Next up in the dyeing department, a few laceweight skeins. The light green was an attempt to reproduce what I had done before...the result ended up being pretty darn close. The blue skein is a shade I had in my head for a certain, special person...and I'm pleased that I was able to match the idea with the real thing. Both of these skeins will be going to live (and hopefully be used) with friends.

After I dyed up the blue skein though, I was sort of having trouble parting with telling myself I just wanted to explore the repeatability of that colorway as well, I tried for another. This one for myself. And since I had one lone skein of laceweight left that probably would feel lonely and unwanted if left in the bare state, I worked on trying to get an orange that had been rolling around in my mind for a few weeks...for a specific project. It's not quite as dark as I wanted but the more I look at this skein, the more I love it. This one likely isn't repeatable...I kept adding and changing until I got the shade I wanted...and didn't write down what I was doing. But that's okay...sometimes it's fun to just play and be surprised by the unique results.

We are finally having some amazing weather here. So taking advantage of it and about to head out the door for a long, brain-clearing bike ride with friends...already the second ride of the week. I love spring.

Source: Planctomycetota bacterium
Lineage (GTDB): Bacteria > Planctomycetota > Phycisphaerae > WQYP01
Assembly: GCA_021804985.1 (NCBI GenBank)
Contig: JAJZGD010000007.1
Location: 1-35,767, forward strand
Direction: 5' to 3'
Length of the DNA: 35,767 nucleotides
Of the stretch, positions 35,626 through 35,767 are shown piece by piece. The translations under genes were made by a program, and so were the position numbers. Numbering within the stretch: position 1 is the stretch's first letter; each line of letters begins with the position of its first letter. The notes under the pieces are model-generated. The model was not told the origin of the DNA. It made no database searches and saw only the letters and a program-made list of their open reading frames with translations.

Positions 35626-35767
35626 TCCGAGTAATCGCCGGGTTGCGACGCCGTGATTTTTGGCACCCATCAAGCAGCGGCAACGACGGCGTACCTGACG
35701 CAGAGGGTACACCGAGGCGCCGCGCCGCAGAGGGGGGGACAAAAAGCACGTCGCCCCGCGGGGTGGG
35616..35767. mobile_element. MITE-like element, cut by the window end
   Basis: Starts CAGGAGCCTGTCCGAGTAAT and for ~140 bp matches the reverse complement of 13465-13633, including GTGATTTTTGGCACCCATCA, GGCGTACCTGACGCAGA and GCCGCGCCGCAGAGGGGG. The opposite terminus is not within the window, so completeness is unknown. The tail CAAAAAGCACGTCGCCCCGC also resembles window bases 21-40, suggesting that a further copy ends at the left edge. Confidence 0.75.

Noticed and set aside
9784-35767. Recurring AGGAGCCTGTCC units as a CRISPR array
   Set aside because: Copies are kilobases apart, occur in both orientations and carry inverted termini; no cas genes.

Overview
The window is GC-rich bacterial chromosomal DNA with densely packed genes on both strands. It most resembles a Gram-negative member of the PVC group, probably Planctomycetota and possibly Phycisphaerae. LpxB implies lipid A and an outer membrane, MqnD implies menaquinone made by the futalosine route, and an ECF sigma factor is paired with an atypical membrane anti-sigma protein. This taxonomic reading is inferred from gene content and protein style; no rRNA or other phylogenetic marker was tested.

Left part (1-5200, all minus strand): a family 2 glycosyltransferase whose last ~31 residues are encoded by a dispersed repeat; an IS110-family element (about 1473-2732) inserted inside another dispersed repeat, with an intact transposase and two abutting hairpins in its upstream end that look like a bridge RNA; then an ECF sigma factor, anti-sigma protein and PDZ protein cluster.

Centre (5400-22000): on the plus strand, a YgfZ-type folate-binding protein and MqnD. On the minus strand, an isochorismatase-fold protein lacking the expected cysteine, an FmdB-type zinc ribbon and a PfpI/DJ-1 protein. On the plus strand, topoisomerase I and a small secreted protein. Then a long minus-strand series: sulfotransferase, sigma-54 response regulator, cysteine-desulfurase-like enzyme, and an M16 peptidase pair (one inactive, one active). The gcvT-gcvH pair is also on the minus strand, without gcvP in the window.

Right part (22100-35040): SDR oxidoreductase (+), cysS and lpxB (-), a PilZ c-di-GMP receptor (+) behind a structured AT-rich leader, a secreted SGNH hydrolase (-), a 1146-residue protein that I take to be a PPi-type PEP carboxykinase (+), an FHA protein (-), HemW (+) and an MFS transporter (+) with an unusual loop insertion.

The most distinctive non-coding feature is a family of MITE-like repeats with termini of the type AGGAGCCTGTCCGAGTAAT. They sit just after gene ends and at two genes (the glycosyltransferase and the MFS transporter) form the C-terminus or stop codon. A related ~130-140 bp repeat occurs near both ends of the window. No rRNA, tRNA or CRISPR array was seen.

_ _ _ _ _

Now playing: Chicken in a Biscuit by Black Happy


Friday, April 6, 2012

Friday: A Week in Review

Making me happy this week:

in between April snow showers and 25 degree (F) nights, we have some signs of spring finally...a much anticipated visit by a good friend that I haven't seen in almost a year (since she decided to move to CA for graduate school darn her)...lots of talking, laughing, eating, and wine...what else is there? ... getting back into the habit of riding a unexpected work proposal (whether we choose to accept it remains to be seen but the fact that it was offered is pretty amazing)...

more dishcloths for friends...dyed more yarn...picked White Russian back up (!!) and trying for about an inch a day...started spinning on the wheel...

In the Kitchen:

  • remember me saying last review that this was going on the menu. Well, it happened and Heidi didn't let me down as usual. Excellent. Especially topped with avocado. I think I could just eat the broccoli pesto by the spoonful. but I didn't. okay, maybe just one spoonful.
  • I had to make this again for my was as good as I remembered it.
  • a spinach/kale/orange juice smoothie a day. recommended by Julie and it is much better than it sounds!
  • tried this recipe...didn't add as much cumin (maybe only 1/4 tsp...didn't seem to fit with the rest of the spices)...was better than I expected and pretty quick/simple to make.
  • watched Hunger Games and thought it was decent. Book is better (of course) but my biggest complaint about the movie was the lack of character development for anybody other than Katniss and Peeta. So fell a bit flat to me. Anybody else have opinions?